A Long, Hard Journey to the Market's Top

A Medaglia d'Oro colt faced a long, hard journey on his way to becoming the top-priced yearling sold, at $280,000, during the Keeneland January horses of all ages sale. His van trip from California to Kentucky several weeks ago took seven days instead of the usual three or so, according to the bay colt's breeder, Tom Bachman.


"There were transmission problems in Albuquerque; it was very cold and they didn't keep a blanket on him, and he was probably using up some of his energy to stay warm," Bachman said. "Then they came up through Oklahoma City when the big snowstorm went through the Midwest, and they got stopped on the highway there. He (the colt) shed some weight, and it was a tough trip on him. After he got to Kentucky, he got some weight back on him, but he was still thin."


Bachman kept the yearling in the Januuary sale anyway, as part of Kitty Taylor's Warrendale Sales consignment, even though the California horseman knew the colt wasn't in ideal condition. But the yearling had his hot sire going for him, and it also didn't hurt that he is a half-brother to a grade II winner, Sweet Win (by King of Kings).


Peter O'Callaghan of Woods Edge Farm in Kentucky purchased the yearling and said that he and "just a few partners, my family" would try to resell the colt. Woods said the yearling's rangy build, the success of his stallion, and the fact that his dam had produced a graded winner using a similar pedigree cross (Sweet's Win's sire is by Sadler's Wells; the $280,000 yearling's sire is by El Prado, who is a son of Sadler's Wells).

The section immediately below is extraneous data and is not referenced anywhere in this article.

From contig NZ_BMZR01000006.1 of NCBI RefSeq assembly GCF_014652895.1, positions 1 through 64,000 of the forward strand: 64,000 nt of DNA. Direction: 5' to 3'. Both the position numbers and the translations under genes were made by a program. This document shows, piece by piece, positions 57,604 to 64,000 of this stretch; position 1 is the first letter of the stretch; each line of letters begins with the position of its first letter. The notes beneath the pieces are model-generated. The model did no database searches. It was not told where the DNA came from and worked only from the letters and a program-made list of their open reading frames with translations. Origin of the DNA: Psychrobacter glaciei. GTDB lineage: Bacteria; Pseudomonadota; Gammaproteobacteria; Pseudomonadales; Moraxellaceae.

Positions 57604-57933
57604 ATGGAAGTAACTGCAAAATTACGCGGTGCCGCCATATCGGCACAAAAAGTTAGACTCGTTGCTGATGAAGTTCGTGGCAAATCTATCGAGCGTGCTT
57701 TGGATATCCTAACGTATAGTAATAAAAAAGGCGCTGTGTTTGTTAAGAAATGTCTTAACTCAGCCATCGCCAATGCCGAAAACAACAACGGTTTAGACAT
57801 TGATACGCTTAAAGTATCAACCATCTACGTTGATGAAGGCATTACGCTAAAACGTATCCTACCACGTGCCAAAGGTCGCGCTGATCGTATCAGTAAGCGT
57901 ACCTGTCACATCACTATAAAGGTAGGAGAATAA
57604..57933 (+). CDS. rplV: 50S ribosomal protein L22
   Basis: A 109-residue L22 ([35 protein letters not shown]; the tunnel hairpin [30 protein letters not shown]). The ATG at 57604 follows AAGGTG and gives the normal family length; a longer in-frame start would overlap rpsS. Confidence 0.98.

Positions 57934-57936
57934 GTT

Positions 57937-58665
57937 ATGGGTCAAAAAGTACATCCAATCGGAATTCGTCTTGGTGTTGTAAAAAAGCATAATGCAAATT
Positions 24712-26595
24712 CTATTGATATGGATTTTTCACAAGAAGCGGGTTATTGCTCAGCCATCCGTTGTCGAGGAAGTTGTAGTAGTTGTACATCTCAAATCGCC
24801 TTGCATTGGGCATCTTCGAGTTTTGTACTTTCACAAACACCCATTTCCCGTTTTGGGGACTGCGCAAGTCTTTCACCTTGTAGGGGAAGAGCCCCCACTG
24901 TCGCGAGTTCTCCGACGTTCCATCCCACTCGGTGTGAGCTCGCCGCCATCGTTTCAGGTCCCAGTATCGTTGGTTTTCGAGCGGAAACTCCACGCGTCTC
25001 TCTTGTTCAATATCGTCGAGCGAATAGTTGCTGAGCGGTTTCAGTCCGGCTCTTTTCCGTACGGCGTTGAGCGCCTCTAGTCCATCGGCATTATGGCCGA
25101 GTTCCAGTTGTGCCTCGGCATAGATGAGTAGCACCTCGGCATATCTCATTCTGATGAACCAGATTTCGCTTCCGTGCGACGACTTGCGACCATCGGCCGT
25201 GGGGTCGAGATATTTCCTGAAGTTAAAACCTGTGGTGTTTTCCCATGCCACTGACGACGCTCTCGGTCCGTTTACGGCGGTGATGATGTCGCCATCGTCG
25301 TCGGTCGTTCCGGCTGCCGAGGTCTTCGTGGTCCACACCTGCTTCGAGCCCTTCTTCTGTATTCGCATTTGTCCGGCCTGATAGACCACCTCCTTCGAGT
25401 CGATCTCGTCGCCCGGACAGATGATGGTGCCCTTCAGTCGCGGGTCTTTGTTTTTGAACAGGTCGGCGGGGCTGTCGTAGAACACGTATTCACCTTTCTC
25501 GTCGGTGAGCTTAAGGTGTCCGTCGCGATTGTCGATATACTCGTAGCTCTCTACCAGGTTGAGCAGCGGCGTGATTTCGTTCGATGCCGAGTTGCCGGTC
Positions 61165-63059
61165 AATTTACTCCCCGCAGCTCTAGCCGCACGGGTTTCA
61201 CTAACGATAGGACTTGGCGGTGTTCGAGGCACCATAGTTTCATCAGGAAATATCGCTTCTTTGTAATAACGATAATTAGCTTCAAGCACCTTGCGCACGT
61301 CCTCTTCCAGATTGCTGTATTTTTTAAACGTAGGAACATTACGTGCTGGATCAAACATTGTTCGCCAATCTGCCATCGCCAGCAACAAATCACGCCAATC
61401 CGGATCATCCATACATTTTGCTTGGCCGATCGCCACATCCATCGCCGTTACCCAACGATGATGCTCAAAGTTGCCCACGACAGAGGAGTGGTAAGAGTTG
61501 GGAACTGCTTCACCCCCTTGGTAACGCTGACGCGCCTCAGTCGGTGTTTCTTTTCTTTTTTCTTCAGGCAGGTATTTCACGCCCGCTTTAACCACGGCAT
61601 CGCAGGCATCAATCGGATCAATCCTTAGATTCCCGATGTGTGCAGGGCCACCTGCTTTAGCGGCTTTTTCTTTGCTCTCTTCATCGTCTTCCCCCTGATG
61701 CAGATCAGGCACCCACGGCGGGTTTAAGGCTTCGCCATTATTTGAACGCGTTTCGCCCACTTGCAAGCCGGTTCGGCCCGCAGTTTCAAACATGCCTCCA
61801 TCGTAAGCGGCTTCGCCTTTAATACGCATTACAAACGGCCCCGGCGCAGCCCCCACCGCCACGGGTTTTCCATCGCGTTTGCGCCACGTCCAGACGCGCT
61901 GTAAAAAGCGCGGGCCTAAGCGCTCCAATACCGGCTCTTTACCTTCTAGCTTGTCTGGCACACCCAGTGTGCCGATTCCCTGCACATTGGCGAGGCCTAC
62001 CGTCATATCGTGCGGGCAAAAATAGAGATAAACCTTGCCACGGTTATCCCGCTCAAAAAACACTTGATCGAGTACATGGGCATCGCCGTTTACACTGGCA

Bachman believed the $280,000 colt's slimness, which seemed like a liability at first, might have made him a more attractive pinhooking prospect.


"Sometimes that can help because people will look at a yearling and think, ‘I can move this individual up,' " Bachman said. "Physically, structurally, he's a very nice colt that looks like he's going to grow up to be quite a nice horse. I was very happy with his sale, and Kitty did a wonderful job."


An example of how tough the current market is on mares was the fate of the colt's dam, Win for Juno. The St. Jovite mare is 16 years old and she wasn't in foal. She sold for only $2,000 during the January auction to Bluegrass Investments even though her yearling son showed she can still produce commercial offspring.

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